Antibiotic Resistance

antimicrobial stewardshipAntibiotic & Antimicrobial Stewardship Resource Center

Medical professionals are working to slow the spread of antimicrobial resistance, and small hospitals can perform many of the same antibiotic stewardship activities as larger facilities. While critical access hospitals (CAH) face unique stewardship challenges because of their often-limited resources, they can address antimicrobial use patient by patient. We work closely with the Colorado Hospital Association, the CDC, University of Colorado, and community agencies to develop strategies that combat antibiotic resistance.

Download the National Quality Partners Playbook: Antibiotic Stewardship in Acute Care

Antibiotic and Antimicrobial Stewardship News and Resources

Southwest Health System supports CDC’s new Be Antibiotics Aware Educational Effort

Kicking off U.S. Antibiotic Awareness Week November 13-19, 2017 and World Antibiotic Awareness Week, Southwest Health System joins the Centers for Disease Control and Prevention (CDC) in encouraging patients, families and healthcare professionals to Be Antibiotics Aware by learning about safe antibiotic prescribing and use.

Southwest Health System has made antibiotic stewardship a priority through a variety of strategies. Marc J. Meyer, R.Ph, BPharm, CIC, FAPIC has led the initiatives at a state and national level, sharing his knowledge to help other organizations create strong stewardship programs. Meyer has collaborated with the federal Centers for Disease Control, large health systems, the Colorado Hospital Association and foundations that protect patient health, and consumer watchdog agencies to address the growing problem of antibiotic resistance. Marc Meyer has worked closely Arjun Srinivasan, MD, FSHEA CAPT USPHS, Associate Director for Healthcare Associated Infection Prevention Programs, who said he considers Marc to be one of the nation’s leading resources on antibiotic stewardship healthcare setting.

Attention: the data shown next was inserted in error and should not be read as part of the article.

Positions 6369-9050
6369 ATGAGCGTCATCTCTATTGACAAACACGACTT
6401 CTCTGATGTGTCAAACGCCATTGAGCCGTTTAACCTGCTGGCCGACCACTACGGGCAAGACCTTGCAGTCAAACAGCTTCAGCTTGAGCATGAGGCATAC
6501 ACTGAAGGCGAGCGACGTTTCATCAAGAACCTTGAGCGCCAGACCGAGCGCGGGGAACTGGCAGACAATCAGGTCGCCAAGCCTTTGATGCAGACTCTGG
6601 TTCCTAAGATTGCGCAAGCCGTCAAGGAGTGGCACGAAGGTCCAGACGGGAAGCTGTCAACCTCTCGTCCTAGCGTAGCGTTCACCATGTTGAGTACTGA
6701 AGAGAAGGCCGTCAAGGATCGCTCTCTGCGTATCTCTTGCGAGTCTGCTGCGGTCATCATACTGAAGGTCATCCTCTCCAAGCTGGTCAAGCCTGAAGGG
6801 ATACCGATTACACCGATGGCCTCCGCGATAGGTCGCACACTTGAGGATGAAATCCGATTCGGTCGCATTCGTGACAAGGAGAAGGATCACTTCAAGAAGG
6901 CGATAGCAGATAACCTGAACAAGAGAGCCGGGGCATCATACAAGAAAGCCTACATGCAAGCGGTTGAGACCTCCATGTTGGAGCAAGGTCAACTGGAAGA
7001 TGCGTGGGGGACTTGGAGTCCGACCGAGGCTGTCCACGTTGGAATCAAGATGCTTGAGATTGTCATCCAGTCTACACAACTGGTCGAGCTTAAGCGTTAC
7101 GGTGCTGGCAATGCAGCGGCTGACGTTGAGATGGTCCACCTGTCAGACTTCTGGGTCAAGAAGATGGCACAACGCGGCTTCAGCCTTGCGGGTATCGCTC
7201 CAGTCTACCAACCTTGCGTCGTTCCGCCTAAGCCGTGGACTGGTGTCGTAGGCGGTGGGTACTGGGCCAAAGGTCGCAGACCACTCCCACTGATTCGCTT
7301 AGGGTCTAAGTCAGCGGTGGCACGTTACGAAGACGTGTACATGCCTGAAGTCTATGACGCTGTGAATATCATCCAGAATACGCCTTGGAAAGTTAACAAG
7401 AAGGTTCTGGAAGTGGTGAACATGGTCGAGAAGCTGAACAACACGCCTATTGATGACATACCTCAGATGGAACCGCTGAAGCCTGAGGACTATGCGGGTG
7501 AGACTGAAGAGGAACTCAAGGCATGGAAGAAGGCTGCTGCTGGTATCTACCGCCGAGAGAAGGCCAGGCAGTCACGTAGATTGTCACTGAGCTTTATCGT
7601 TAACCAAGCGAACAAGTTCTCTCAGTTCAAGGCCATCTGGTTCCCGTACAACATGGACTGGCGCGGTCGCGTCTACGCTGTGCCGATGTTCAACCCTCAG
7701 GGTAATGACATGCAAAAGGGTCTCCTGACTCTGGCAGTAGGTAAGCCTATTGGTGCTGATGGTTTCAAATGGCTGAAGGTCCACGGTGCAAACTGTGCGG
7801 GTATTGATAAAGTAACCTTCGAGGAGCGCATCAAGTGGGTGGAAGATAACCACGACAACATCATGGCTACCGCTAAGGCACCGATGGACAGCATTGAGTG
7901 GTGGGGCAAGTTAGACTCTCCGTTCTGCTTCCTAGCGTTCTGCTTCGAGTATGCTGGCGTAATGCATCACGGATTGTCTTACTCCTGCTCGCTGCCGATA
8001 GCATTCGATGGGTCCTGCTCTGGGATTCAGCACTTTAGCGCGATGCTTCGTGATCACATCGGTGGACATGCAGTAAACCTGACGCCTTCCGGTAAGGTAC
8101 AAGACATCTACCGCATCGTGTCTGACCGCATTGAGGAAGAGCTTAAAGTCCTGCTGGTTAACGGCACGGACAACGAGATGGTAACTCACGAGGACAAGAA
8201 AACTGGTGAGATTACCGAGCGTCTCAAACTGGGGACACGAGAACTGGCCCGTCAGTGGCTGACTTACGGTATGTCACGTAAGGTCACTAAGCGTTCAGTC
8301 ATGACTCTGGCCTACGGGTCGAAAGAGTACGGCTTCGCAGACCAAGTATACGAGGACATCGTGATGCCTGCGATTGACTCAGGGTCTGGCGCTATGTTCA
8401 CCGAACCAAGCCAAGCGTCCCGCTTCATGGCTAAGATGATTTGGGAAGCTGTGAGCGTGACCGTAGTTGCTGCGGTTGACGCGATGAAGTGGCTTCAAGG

Each year in the United States, at least 2 million people get infected with antibiotic-resistant bacteria. At least 23,000 die as a result. Antibiotic resistance, one of the most urgent threats to the public’s health, occurs when bacteria no longer respond to the drugs designed to kill them.

Be Antibiotics Aware provides educational resources to help healthcare professionals improve antibiotic prescribing. Be Antibiotics Aware educates the public on what illnesses antibiotics treat, how to take antibiotics appropriately, and that antibiotics can have minor to very severe side effects. The resources include fact sheets, a brochure, infographics, and social media, video and audio tools.

Antibiotics are critical tools for treating a number of common infections, such as pneumonia, and for life-threatening conditions including sepsis. Antibiotics are only needed for treating certain infections caused by bacteria. Antibiotics also won’t help some common bacterial infections including most cases of bronchitis, many sinus infections, and some ear infections.